After 2 years of waiting due to COVID-19, the Stratford Festival has finally cut the ribbon for the official opening of its glorious new Tom Patterson Theatre.
“We have waited years for this day to come. This gorgeous theatre has rested here like a sleeping beauty during this long pandemic,” says Artistic Director Antoni Cimolino. “Our architect, Siamak Hariri, has designed an inspiring space, which we believe will be the best theatre room in North America, a space worthy of the exceptional work that has always been produced in this well-loved theatre.
“Our dream from the start was to create a shining example of legacy architecture, and I am very proud to say that that dream is coming true. Already the Tom Patterson Theatre, and Siamak’s work, have been recognized with a global Architecture MasterPrize Award, a U.K Civic Trust Award and a Design Excellence Award from the Ontario Association of Architects. But this is just the beginning. The real life of this theatre begins this afternoon with the first performance of Richard III. I can’t wait!”
In attendance at the ribbon-cutting to make an exciting announcement about the culmination of the project’s $100-million Spirit of the Tent Campaign were the Campaign Co-Chairs, Dr. M. Lee Myers and Ophelia Lazaridis, who was also a lead donor to the project. With Honorary Chair Hon. Michael Meighen, they led the campaign beyond its goal, bringing in $105 million, enough to provide a substantial Endowment for the theatre’s future.
To cut the ribbon, they were joined by Antoni Cimolino, Executive Director Anita Gaffney, Architect Siamak Hariri, Board Chair Robert Gorlin, Past Chairs Carol Stephenson and Sylvia Chrominska, Stratford Mayor Dan Mathieson and Federal representative Peter Fragiskatos, Parliamentary Secretary to the Minister of National Revenue and Member of Parliament for London North Centre, on behalf of the Honourable Dominic LeBlanc, Minister of Intergovernmental Affairs, Infrastructure and Communities of the federal government. The governments of Canada and Ontario each contributed $20 million to the project.
“Cultural spaces like the new Tom Patterson Theatre Centre are at the heart of communities where people want to live, work and raise their families,” said Peter Fragiskatos, Parliamentary Secretary to the Minister of National Revenue and Member of Parliament for London North Centre, on behalf of the Honourable Dominic LeBlanc, Minister of Intergovernmental Affairs, Infrastructure and Communities. “Supporting theatres and the people, programs and festivals that use them drives tourism and helps create diverse and inclusive communities.”
Also in attendance was Colm Feore, star of stage and screen, who, in the title role of Richard III, will utter the first words in the new auditorium “Now is the winter of our discontent, made glorious summer by this son of York” – the same words that hailed the start of the inaugural Stratford Festival back in 1953, then spoken by Alec Guinness.
The four child actors from the production cut the ribbon, with a host of helpers, including Feore and one of the original child actors from the 1953 production of Richard III, James Colbeck, and Tim Patterson, son of Stratford Festival founder Tom Patterson, for whom the theatre was named and to whose memory it is dedicated.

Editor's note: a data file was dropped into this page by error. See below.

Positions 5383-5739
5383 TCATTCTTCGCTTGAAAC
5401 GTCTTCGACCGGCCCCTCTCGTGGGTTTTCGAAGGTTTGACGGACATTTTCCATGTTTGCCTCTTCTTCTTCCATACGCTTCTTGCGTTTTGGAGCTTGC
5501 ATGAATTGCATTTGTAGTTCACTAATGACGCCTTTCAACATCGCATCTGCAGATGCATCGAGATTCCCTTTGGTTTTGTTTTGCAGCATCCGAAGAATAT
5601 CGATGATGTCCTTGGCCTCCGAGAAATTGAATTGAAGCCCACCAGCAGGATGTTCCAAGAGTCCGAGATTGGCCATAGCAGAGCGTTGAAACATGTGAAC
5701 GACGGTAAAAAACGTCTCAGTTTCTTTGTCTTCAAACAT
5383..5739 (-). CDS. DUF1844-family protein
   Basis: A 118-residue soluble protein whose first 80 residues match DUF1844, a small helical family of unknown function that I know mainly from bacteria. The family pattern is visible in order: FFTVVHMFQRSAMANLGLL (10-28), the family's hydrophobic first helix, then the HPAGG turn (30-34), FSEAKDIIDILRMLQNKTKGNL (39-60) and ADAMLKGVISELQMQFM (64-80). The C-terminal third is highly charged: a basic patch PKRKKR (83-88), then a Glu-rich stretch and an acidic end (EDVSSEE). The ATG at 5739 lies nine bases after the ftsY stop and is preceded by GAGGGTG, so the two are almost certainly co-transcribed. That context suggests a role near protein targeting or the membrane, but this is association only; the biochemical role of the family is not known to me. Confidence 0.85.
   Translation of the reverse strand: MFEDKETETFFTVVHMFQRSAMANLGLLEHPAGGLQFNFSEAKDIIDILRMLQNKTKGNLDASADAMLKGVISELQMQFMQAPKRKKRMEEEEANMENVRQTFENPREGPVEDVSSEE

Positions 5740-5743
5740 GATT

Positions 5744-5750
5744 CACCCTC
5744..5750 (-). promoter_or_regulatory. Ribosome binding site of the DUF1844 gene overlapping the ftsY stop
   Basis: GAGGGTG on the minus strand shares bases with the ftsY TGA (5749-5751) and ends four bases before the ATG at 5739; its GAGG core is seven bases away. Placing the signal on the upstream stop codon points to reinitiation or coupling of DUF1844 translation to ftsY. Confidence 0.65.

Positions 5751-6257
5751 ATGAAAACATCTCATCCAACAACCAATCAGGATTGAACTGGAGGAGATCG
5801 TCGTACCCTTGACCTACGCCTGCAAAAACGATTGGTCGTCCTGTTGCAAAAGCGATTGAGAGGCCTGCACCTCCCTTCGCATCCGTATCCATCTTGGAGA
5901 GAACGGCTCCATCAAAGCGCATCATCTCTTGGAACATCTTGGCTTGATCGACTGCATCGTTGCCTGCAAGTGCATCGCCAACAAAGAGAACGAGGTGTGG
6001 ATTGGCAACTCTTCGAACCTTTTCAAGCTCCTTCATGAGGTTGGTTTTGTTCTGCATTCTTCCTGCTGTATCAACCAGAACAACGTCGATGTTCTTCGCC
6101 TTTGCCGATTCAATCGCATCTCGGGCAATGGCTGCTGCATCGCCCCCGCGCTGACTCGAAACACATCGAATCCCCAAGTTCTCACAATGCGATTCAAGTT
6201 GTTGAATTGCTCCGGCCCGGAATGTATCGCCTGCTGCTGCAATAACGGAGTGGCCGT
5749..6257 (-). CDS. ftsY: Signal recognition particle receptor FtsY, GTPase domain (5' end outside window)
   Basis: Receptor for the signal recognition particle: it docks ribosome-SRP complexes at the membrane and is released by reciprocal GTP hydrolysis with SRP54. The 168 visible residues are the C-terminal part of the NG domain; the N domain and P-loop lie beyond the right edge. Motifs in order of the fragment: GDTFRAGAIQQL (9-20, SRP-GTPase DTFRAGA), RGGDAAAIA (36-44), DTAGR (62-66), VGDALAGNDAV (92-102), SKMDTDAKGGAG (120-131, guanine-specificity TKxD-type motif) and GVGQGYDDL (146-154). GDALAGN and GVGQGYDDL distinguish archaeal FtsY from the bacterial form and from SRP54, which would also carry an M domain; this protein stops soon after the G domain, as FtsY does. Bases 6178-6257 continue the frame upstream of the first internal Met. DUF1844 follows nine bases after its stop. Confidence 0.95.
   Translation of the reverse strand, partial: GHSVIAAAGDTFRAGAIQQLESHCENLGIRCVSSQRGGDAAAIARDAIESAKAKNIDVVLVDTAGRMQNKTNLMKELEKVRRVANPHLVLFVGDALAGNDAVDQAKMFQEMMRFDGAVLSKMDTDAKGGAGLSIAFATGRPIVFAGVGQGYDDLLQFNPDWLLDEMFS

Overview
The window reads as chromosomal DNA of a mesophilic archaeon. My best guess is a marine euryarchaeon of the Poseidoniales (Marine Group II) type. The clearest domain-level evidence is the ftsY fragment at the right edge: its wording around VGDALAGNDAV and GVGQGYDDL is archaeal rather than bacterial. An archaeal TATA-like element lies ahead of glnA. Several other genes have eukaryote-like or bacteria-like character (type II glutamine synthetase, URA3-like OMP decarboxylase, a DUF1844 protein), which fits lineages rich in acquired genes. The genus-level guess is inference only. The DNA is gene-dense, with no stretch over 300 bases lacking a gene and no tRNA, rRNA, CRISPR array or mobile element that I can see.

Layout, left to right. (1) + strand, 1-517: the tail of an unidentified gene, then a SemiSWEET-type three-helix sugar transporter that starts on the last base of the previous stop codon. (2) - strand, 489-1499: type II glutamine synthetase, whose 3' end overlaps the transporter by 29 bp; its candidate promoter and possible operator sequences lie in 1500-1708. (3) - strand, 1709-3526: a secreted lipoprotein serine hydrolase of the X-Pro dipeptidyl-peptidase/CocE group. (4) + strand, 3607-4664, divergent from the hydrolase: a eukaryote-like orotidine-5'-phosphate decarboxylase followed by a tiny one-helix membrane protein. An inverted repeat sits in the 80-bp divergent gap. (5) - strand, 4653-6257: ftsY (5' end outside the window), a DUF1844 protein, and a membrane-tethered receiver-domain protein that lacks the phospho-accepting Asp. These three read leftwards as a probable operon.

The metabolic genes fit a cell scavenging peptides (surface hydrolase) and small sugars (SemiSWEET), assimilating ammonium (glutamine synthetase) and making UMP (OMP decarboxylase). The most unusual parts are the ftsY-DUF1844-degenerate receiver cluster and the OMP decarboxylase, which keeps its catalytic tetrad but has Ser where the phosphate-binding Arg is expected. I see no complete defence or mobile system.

A time capsule was also dedicated, with a collection of items gathered by the Festival’s Archives and contributions from the federal government and the City of Stratford.
The event included a ceremonial fly-over by the Rambling Radials and a performance by the Stratford Festival Fanfares musicians.
Architect Siamak Hariri of Toronto-based Hariri Pontarini Architects, also spoke at the event. He has designed such acclaimed buildings as the inspirational Baha’i Temple of South America, in Chile, the Schulich School of Business at York University, which won the Governor General’s Medal in Architecture, and the striking Richard Ivey School of Business in London.
With inspiration taken from the glorious riverside setting, the Tom Patterson Theatre’s design features undulating walls of shimmering glass, hung with thin bronze mullions. The 600-seat auditorium features a unique elongated thrust stage and state-of-the-art production, lighting, acoustics and air handling systems, which create an ideal experience for both actor and audience. A terraced garden, which will grow to be a landmark in itself, stretches from one end of the site to the other.
The Spirit of the Tent Campaign for the new Tom Patterson Theatre was launched in January 2018 and raised a phenomenal $105 million. Approximately $72 million was required for land and constructions costs, with the balance being held in an Endowment to fund future programming and care of the new theatre.
While tickets are selling quickly, there are many opportunities to attend a production and to see the new theatre, including public tours.
Visitors can observe the new History Wall, and accompanying artwork by Lee Harper, an artist and Indigenous Health Promoter, who has created a beautiful tribute to the theatre and the land on which it is set.
This season will also see the new theatre’s Lazaridis Hall in full use for more than 150 events at the Meighen Forum, including concerts, talks, comedy, panels and special performances to entertain and to enrich the play-going experience.
Richard III is one of 10 productions at the Stratford Festival this season. Shakespeare’s All’s Well That Ends Well and Wole Soyinka’s Death and the King’s Horseman are also playing at the new Tom Patterson Theatre. The Festival’s other three theatres will be home to Hamlet, Chicago, The Miser, Little Women, Every Little Nookie, Hamlet-911 and 1939.
Tickets to productions at the new Tom Patterson Theatre – and all of the productions and events of the 2022 season – are available at stratfordfestival.ca or by calling 1.800.567.1600.